When  the nuclear powered USS ENTERPRISE arrived at Yankee Station on December 2, 1965, she was the largest warship ever built. She brought with her not only an imposing physical presence, but also an impressive component of warplanes and the newest technology. By the end of her first week of combat operations, the ENTERPRISE had set a record of 165 combat sorties in a single day, surpassing the KITTY HAWK's 131. By the end of her first combat cruise, her air wing had flown over 13,000 combat sorties. The record had not been achieved without cost.

One of the aircraft launched from the decks of the ENTERPRISE was the F4 Phantom fighter/bomber. The Phantom, used by Air Force, Marine and Navy air wings, served a multitude of functions including fighter-bomber and interceptor, photo and electronic surveillance. The two man aircraft was extremely fast (Mach 2), and had a long range (900 - 2300 miles, depending on stores and mission type).  The F4 was also extremely maneuverable and handled well at low and high altitudes. The F4 was selected for a number of state-of-the-art electronics conversions, which improved radar intercept and computer bombing capabilities enormously. Most pilots considered it one of the "hottest" planes around.

 When the ENTERPRISE arrived in Vietnam on its second combat cruise, two of its pilots were LTCDR William R. Stark and CDR Richard Rich. The two comprised the crew of an F4B Phantom sent on a mission over North Vietnam near the city of Hanoi on May 19, 1967. Rich served as the pilot of the aircraft, while Stark was the Radar Intercept Officer (RIO).

 During the mission, Rich's wingman reported that enemy defenses, both anti-aircraft fire and surface-to-air missiles (SAM) were extremely heavy.  He and CDR Rich were forced to fly their aircraft at very low altitudes in order to avoid the numerous missiles. While over the target, the wingman observed a missile detonate close behind CDR Rich's aircraft and he subsequently lost sight of Rich's aircraft during the violent evasive maneuvering. Visual contact was completely lost and repeated radio calls to CDR Rich produced negative results.

 The wingman found no trace of Rich's aircraft, there were no emergency radio signals, and the wingman saw no parachutes. Search and rescue efforts were impossible due to the high threat in the Hanoi area. Electronic surveillance of the area produced negative results.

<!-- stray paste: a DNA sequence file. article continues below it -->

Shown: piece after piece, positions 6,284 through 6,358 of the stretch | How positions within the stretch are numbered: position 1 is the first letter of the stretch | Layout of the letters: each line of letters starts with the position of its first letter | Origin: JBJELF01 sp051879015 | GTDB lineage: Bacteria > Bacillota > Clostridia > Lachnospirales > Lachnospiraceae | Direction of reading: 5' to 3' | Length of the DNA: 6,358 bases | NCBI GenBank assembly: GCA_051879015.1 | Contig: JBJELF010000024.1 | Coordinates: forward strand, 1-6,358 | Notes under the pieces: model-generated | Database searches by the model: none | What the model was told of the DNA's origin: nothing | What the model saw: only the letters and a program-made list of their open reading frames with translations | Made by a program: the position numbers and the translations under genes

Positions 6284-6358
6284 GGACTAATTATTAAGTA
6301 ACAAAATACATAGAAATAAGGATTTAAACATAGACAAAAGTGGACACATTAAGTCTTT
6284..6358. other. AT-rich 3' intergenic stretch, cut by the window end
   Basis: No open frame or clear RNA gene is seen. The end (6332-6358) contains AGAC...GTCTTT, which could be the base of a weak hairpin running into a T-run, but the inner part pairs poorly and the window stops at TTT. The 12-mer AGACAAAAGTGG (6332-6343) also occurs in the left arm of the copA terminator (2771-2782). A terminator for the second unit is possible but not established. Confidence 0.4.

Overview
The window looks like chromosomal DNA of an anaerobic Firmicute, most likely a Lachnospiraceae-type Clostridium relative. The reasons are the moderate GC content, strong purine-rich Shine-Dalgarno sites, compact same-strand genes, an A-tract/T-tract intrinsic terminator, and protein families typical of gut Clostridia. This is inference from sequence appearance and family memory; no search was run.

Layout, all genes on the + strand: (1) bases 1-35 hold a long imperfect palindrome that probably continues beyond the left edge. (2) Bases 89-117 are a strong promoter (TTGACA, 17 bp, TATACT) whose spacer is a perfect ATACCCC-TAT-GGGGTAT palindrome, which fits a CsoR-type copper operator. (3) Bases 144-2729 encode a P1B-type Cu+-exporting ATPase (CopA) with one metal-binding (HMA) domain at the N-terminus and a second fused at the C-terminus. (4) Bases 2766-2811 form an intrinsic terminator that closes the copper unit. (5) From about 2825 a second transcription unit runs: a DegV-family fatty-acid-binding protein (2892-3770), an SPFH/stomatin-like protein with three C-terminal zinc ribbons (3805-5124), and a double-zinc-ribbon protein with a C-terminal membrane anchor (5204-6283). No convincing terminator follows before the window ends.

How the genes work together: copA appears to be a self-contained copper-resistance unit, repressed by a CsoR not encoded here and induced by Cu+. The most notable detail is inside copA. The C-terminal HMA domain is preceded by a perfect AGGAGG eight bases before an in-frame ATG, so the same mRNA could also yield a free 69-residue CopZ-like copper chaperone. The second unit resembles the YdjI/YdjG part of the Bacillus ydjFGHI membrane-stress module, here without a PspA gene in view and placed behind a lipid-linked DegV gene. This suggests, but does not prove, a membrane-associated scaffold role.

In 1973, 591 Americans were released by the Vietnamese from Hanoi, including William R. Stark. Stark had been advanced to the rank of Commander during the years of his captivity. Richard Rich was among hundreds known or suspected to be held captive that were not released. Since that time, the Vietnamese have denied any knowledge of the fate of Richard Rich.

 For 23 years, the Vietnamese have denied knowledge of the fate of Richard Rich, even though his aircraft went down in a heavily populated area. There is every reason to believe that Vietnamese could account for Rich, even if he died when his aircraft went down. On November 11, 1976, the Department of the Navy declared Richard Rich dead, based on no specific information he was still alive.
During the time he was maintained Missing in Action, Rich was advanced to the rank of Captain.

Disturbing testimony was given to Congress in 1980 that the Vietnamese "stockpiled" the remains of Americans to return at politically advantageous times. Could Rich be waiting, in a casket, for just such a moment?

 Even more disturbing are the nearly 10,000 reports received by the U.S. relating to Americans missing in Southeast Asia. Many authorities who have examined this information (largely classified), have reluctantly come to the conclusion that many Americans are still alive in Southeast Asia. Could Rich be among these?

 Perhaps the most compelling questions when remains are returned are, "Is it really who they say it is?", and "How -- and when -- did he die?" As long as reports continue to be received which indicate Americans are still alive in Indochina, we can only regard the return of remains as a politically expedient way to show "progress" on accounting for American POW/MIAs. As long as reports continue to be received, we must wonder how many are alive.

 As long as even one American remains alive, held against his will, we must do everything possible to bring him home -- alive.

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